the going is fundamentally different from this having-gone: ἕτερον καὶ κινεῖ καὶ κεκίνηκεν [what is moving is different from what has moved] (Met. Θ 6, 1048b32). In contrast, having-seen is at the same time as and along with the seeing. He has seen—in sight—only insofar as he is seeing just now. He has perceived just now precisely in his act of perceiving (νοεῖ καὶ νενόηκεν [is perceiving and has perceived]) (ibid.). Such movement is a kind of being that consists in both a temporalizing and unfolding of itself that takes itself in true safekeeping and a taking itself into true safekeeping that temporalizes and unfolds itself (ἄμα τὸ αὐτό [the same thing at the same time] (ibid., 1048b33). It is only νόησις as pure θεωρεῖν [contemplation] that satisfies the highest idea of pure movement. The authentic being of human beings temporalizes and unfolds itself in the pure actualization of sofiva as a tarrying alongside and pure perceiving of the ἀρχαί of those beings that always are, a tarrying that is unworried and always has time to spare (σχολή [leisure]). The basic character of the being of ἕξις and thus also of ἀρετή, i.e., the ontological structure of human being, is understood on the basis of an ontology of beings in the how of a particular kind of movement and on the basis of an ontological radicalization of the idea of this kind of movement.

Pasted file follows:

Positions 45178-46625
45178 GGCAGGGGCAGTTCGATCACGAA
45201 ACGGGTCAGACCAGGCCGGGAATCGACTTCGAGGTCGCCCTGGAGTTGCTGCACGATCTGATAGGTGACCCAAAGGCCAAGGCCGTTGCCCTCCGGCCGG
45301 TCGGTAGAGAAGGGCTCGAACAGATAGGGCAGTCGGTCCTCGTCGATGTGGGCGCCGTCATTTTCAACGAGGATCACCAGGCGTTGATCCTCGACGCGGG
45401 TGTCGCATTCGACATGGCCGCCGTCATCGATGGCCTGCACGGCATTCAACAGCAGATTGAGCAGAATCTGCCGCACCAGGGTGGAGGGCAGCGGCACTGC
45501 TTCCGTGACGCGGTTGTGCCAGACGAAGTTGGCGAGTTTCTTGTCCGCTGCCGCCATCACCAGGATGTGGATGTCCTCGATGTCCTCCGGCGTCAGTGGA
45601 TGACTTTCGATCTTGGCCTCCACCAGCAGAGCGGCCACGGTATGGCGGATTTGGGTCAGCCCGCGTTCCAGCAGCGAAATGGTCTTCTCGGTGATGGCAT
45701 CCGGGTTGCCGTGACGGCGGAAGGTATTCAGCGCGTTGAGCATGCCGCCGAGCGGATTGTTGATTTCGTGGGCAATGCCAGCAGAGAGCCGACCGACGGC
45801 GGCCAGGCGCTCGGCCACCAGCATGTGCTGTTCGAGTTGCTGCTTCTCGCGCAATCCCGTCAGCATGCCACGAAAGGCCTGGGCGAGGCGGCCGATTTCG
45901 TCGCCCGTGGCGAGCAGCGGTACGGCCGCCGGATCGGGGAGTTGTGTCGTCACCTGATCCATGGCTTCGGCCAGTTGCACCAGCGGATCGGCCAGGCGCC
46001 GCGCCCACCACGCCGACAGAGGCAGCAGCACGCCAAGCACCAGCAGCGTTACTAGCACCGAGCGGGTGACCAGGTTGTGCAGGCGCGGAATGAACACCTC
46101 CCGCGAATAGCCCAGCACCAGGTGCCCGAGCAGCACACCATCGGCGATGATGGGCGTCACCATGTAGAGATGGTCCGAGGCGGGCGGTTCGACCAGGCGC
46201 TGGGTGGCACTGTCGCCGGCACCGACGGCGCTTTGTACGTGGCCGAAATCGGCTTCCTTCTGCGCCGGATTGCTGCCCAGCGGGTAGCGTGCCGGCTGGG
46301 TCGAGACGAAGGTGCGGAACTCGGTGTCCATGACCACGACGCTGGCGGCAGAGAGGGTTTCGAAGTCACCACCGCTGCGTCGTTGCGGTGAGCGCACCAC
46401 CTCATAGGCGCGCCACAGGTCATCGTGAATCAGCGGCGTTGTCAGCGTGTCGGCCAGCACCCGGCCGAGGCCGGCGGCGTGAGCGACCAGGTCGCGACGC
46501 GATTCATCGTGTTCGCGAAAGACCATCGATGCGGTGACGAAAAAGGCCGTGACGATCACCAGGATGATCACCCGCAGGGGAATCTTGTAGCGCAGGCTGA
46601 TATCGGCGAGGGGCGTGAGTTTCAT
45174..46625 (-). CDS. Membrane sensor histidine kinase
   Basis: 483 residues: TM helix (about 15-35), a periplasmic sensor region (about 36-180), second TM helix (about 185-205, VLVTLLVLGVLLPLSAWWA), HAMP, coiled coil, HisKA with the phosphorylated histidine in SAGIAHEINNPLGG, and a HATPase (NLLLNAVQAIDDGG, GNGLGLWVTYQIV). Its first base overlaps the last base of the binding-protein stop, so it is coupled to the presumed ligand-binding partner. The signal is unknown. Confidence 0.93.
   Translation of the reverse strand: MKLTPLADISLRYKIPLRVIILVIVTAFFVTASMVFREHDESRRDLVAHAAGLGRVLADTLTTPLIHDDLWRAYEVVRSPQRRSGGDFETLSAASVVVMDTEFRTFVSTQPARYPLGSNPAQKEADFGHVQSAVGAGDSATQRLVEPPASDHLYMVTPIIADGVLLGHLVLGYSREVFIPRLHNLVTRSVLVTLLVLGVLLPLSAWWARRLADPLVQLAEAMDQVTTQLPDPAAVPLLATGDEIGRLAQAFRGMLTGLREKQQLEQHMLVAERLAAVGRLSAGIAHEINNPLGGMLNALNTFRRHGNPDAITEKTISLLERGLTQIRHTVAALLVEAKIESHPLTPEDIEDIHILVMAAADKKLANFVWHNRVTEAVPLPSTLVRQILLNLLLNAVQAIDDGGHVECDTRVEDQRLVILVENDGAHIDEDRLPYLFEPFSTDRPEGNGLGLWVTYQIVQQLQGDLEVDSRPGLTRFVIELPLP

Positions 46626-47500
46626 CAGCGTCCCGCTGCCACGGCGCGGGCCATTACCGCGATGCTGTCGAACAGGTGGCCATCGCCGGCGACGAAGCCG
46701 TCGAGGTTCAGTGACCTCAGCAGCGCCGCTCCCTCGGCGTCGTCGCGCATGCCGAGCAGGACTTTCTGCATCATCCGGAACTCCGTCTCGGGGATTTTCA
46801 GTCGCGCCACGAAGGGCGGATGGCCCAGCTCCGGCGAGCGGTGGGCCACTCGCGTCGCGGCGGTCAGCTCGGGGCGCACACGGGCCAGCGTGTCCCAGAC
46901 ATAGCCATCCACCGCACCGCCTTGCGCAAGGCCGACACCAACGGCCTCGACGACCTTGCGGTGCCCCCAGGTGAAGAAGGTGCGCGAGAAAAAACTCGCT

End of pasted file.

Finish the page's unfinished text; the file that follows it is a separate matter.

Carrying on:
Met. Α 1-2
Our interpretation of these two chapters brings to light three things regarding our guiding problem of facticity:
1. The phenomenal structure of the intentional toward-which and relation found in going about those dealings (ἐπιστήμη) that simply look at . . . and define contexts having to do with the question of “why,” as well as the phenomenal structure of the highest possible kind of temporalizing and unfolding of these dealings, namely, authentic understanding (σοφία), which looks at the ἀρχαί and brings them into true safekeeping. It is on the basis of this that concrete ἀρχή-research, which “physics” is understood to be, will be clarified in advance with regard to the demarcation of its objects that is drawn from the idea of pure understanding in its starting point (its specifically critical basis) and with regard to its method of categorial explication.
2. The path on which Aristotle gains all access to the phenomenon of pure understanding and the kind of interpretation he employs for this phenomenon. Both of these are characteristics of the fundamental meaning of “philosophy.”
3. The basic character of the being of σοφία as such and its constitutive achievement for the being of human life.
These three points of view of our examination are intrinsically related, so that the structure of pure understanding will become intelligible simply on the basis of the fact that with regard to its being it is rooted in factical life and has a particular mode of genesis in it. This is why the real emphasis of our interpretation consists in bringing to light what was mentioned in point two above.